What the past 5 years of legal tech mean for the next 20
In the last few years, the legal industry has seen immense change and emerging areas such as legal technology and legal operations have seen unprecedented growth. The past few years alone can be good indicators of what we’ll see in the next 20 years, writes Dominic Woolrych.
What those recent years tell us is that the future will be truly game-changing for not only legal technology – but the entire legal industry itself. Here’s what we can expect to see over the next few years.
More funding will lead to increased market share
Legal technology spend currently equates to 2 per cent of all legal industry spend. This includes customer-facing, in-house and private practice. Last year alone legal tech funding increased by 750 per cent to roughly $1.9 billion. If these figures are anything to go by, the 2020s will see legal industry spend be increasingly devoted to legal technology and market share will increase. By comparison, fintech services were only used by 37 per cent of consumers in 2017. This number increased to almost 60 per cent this year, which almost directly correlates to increased investment in the industry.
Legal services will continue to be unbundled
Over the next few years we will see a move towards the unbundling of legal services. This is where “non-lawyers” or technology will perform or complete some common legal tasks – and we’ve seen it start already. It’s not hard to envision a time where technology can complete the tasks which traditionally required the use of a lawyer.
The fastest-growing segment of client service providers are now companies that package or deliver business or practical solutions to legal problems. Those companies or developers and the systems they foster, will likely employ some lawyers. However, lawyers will be a minority percentage of the delivery team.
Legal technology will follow the way of the accounting industry
Legal technology is destined to follow technology’s influence on the accounting industry, where companies such as Xero and Intuit have vastly changed the industry and made access to accounting services simple and inexpensive. In the same way, legal solutions will be created which will fill the SMB and small law space. An example of this is the changing role of bookkeepers within the accounting industry. Previously (Xero BC) bookkeepers spent the majority of their time reconciling accounts manually. With the introduction of technology, AI bookkeepers now spend less time on reconciliation and can focus on value-add advisory work.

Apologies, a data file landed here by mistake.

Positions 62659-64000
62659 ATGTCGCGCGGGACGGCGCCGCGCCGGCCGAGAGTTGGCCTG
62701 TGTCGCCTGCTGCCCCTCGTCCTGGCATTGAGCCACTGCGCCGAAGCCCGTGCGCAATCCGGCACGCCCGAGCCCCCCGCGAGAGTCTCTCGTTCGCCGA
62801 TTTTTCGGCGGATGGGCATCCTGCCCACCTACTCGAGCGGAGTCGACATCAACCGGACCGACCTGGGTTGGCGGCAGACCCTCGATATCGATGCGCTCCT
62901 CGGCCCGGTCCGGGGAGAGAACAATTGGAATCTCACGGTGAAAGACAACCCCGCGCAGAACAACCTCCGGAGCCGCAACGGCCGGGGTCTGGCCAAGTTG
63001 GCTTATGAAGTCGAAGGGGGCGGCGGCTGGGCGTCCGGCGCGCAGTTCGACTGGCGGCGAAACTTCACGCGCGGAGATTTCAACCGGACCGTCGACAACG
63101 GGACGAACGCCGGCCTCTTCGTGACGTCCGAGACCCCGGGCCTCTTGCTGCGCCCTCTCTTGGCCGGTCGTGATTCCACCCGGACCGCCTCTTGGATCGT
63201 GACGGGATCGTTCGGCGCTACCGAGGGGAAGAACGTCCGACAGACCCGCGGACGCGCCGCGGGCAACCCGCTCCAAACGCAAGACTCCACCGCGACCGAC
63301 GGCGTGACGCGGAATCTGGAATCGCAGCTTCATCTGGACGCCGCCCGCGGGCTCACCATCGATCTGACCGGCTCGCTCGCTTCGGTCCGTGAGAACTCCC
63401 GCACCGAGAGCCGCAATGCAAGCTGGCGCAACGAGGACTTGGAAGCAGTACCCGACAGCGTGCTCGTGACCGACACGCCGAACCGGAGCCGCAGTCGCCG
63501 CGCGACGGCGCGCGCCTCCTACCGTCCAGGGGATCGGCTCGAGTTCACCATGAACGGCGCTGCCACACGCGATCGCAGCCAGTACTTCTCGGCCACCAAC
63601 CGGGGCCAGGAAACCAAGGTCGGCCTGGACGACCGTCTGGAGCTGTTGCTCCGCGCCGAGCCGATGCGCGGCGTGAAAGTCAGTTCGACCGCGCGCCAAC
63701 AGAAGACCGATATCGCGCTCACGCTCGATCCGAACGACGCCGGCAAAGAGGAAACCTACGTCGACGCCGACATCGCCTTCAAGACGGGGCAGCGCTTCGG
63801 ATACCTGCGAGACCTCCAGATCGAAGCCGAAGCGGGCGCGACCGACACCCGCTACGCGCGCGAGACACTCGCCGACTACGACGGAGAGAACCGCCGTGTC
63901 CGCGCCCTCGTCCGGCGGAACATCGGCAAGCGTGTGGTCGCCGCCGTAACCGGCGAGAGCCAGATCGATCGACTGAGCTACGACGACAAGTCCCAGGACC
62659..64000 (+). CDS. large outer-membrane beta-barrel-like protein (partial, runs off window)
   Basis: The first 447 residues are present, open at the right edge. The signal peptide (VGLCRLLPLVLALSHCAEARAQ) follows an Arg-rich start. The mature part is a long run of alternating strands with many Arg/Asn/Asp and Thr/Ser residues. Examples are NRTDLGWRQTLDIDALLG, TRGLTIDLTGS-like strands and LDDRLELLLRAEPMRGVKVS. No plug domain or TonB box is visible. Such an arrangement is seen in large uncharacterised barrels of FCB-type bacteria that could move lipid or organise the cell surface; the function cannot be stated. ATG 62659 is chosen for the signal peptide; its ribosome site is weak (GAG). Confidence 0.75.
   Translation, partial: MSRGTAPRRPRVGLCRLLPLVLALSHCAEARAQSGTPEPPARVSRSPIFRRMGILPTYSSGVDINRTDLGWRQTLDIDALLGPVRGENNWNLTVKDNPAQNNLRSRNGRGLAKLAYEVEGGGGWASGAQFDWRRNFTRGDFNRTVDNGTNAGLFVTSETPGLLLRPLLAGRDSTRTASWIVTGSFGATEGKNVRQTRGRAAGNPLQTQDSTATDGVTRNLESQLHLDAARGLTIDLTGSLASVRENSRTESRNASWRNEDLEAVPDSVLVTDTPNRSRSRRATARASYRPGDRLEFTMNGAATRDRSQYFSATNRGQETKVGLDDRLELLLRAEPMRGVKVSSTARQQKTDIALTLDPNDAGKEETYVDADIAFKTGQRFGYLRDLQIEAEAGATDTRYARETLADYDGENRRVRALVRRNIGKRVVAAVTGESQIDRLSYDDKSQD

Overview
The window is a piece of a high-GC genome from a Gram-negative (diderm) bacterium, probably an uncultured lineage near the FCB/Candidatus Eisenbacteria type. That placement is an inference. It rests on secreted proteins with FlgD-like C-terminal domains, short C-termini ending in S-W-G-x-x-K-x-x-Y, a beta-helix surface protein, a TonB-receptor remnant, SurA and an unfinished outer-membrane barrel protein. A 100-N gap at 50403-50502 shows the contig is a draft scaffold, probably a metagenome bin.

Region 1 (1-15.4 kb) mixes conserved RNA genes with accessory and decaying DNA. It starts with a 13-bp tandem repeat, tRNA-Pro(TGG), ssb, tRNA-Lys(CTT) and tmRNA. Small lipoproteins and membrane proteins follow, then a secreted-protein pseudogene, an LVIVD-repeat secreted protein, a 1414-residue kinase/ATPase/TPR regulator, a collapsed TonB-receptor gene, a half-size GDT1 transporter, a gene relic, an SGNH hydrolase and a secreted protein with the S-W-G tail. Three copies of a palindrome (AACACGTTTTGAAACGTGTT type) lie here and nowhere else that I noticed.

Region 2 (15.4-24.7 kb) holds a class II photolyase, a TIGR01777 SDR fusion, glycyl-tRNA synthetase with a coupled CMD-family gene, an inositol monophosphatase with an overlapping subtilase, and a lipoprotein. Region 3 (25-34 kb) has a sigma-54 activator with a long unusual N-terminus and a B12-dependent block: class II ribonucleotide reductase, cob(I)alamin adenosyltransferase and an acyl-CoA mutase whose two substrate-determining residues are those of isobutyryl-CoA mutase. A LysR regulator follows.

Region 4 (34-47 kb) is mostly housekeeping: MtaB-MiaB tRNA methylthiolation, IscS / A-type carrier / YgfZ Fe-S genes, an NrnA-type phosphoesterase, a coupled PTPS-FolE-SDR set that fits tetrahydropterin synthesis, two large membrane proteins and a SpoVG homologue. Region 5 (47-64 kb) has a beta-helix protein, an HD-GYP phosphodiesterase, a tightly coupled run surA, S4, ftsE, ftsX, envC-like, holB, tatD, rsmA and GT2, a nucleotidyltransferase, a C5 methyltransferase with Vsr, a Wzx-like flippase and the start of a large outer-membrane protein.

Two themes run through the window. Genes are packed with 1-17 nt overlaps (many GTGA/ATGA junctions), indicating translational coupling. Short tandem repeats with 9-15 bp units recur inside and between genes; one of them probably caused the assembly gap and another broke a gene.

Lawyers will commoditise or specialise
As more and more players enter the legal industry, we’re seeing lawyers make the decision to move up the ladder and “specialise” or move down the ladder and “commoditise”. Each direction requires a different skill set and business model, however the overriding question is: Do you chase higher margins and lower frequency work? Or lower margins and high frequency work? The former requires more specialised and experienced lawyers, the latter requires more technology and automation. This trend indicates that those that choose to stay in the middle will be left behind.
Junior lawyers will become ‘legal analysts’
The role of a junior lawyer will change from administrative tasks to operating and interpreting results from legal software. As we have seen over the last few years, many administrative tasks have become automated and there is no reason to expect that this won’t continue. In addition, there is a constant narrative that there are too many junior lawyers leaving law school and not enough legal jobs within the industry. However, there is an abundance of opportunity for technologically savvy legal professionals, as both the legal industry and technology’s role within that grow. The skill set of the future for a junior lawyer will be process and project management, tech expertise, and data analytics.
The role of the lawyer won’t be redundant – but it will change
For all the talk of lawyers being replaced by technology, it's important to remember that many tasks that a lawyer performs cannot be replicated. Yet the role of lawyers will change more in the next 10 years than they have in the last 100. There are many menial tasks that lawyers perform where it makes sense for technology to replace them, however there are many more strategic, interpersonal and client-related tasks that lawyers must perform. As more technological solutions enter the industry, lawyers will spend less time on research and drafting and more time on strategy and communication with their clients.
People and businesses alike will always need legal services. However, the way these services are accessed and provided has been changing rapidly since the beginning of the decade – and it will continue to change. Lawyers will always be an integral part of the legal system, but technology will “fill the gaps” to bring the legal industry the transparency modern clients demand.
Dominic Woolrych is the CEO of Lawpath.